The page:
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A horse and carriage parked on Central Park South, in New York City.

Mayor Bill de Blasio renews promise to ban horse-drawn carriages in NYC

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A horse and carriage parked on Central Park South, in New York City.

The century and a half-long practice of horse-drawn carriage rides through New York City’s Central Park may soon be put out to pasture.

At a press conference held on Monday to announce Carmen Farina as his schools chancellor, the city’s new mayor Bill de Blasio vowed to follow through on his campaign promise to ban horse-drawn carriages.

In response to an off-topic question on the matter, the incoming mayor told reporters “It’s over...We are going to get rid of the horse carriages. Period.

"We are going to quickly and aggressively move to make [them] no longer a part of the landscape in New York City. They are not humane. They are not appropriate to the year 2014," he added, according to NBC New York.

De Blasio’s comment elicited strong reactions from both sides of the ongoing debate. Animal rights activists believe that the practice is inhumane and archaic, while carriage drivers argue that they represent a small but vital element of the New York tourism industry, and that the regulations and ASPCA inspections in place ensure the carriage horses are happy and well cared for.

Allie Feldman, executive director of New Yorkers for Clean, Livable and Safe Streets (NCLASS) -  a leading group in favor of the ban and prominent supporter of the de Blasio campaign - told the International Business Times that de Blasio’s promise marked “a turning of the tide for New York.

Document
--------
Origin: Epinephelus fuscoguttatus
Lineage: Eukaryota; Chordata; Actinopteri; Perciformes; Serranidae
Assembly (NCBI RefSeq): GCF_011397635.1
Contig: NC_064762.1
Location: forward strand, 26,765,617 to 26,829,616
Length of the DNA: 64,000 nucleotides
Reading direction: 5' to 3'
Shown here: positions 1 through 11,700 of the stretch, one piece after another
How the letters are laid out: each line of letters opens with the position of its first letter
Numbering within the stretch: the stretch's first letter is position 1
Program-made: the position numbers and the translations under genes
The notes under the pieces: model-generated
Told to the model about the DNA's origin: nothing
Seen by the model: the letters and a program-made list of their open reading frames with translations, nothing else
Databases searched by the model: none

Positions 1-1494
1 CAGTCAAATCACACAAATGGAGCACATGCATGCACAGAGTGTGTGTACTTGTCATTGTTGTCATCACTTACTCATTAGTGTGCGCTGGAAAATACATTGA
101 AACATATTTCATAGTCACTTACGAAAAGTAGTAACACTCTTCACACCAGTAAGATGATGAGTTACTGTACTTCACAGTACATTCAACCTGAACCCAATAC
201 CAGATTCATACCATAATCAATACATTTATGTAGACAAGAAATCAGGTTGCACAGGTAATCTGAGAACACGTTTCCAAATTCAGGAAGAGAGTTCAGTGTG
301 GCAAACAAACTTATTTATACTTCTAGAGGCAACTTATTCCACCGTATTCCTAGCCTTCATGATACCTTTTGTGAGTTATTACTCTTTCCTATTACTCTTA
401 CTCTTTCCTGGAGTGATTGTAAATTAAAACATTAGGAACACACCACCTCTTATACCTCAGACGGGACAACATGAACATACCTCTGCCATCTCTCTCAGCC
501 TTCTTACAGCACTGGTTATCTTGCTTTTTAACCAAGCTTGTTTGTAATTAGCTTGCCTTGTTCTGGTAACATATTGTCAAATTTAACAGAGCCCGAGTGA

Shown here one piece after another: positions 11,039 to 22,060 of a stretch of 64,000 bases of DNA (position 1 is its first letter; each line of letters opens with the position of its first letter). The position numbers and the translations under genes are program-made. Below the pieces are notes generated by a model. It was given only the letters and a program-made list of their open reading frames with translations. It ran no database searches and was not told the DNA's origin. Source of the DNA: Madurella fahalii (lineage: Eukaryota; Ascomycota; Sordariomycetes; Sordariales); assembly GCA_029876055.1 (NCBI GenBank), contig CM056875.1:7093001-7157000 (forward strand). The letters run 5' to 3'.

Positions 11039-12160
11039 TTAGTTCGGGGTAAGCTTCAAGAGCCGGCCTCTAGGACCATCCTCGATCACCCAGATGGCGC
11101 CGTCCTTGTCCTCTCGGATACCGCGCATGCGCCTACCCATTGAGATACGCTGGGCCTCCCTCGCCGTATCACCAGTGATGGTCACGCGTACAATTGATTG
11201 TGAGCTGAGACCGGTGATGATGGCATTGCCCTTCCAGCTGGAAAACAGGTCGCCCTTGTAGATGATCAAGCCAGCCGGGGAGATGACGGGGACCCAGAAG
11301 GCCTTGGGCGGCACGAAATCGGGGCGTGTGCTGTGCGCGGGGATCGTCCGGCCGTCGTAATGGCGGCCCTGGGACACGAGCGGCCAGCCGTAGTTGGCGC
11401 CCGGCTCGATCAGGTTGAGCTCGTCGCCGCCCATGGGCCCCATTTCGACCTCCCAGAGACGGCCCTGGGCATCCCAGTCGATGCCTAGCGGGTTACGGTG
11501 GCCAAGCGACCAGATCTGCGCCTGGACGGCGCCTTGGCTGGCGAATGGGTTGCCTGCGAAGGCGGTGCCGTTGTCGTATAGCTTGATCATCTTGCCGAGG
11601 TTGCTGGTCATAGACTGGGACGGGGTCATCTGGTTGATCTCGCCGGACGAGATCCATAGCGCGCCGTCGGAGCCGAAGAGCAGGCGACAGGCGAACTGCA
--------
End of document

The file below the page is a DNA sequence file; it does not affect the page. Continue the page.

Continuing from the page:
“We’ve had a mayor for the last 12 years who hasn’t really cared about animals. Now we’re getting a mayor who not only cares about making New York more equal for all of us humans, but he’s also interested in making it a more humane place for all of our four-legged residents as well.”

Irish-born Stephen Malone, president of the Horse and Carriage Association and a 26-year veteran of the business commented to an NBC reporter  that he and his fellow drivers would not be giving up their profession and livelihood without a fight.

"We look forward to having a long battle,” he said.

Malone, with whom the Irish Voice spent a day in 2012, learned the trade from his father, who immigrated to New York from Co. Louth in 1964. A great number of Malone’s fellow carriage owners who line Central Park South each day are also immigrants.

Many are incredulous at the thought that their means of supporting themselves and their families could be done away with so cavalierly. One of the alternatives de Blasio has expressed support for would see the horses and carriages replaced with antique-style electric cars.

In the event that the ban is effected, the NCLASS has plans to partner with the ASPCA in finding new homes for the horses, though this would potentially be complicated by the fact that a number of the horses are owned by their drivers.

What remains to be seen is just how “quickly and aggressively” the De Blasio administration will act. In order for the new mayor to sign the ban into law, the New York City Council must first pass long-stalled legislation on the matter - a move the carriage owners are gearing up to oppose.

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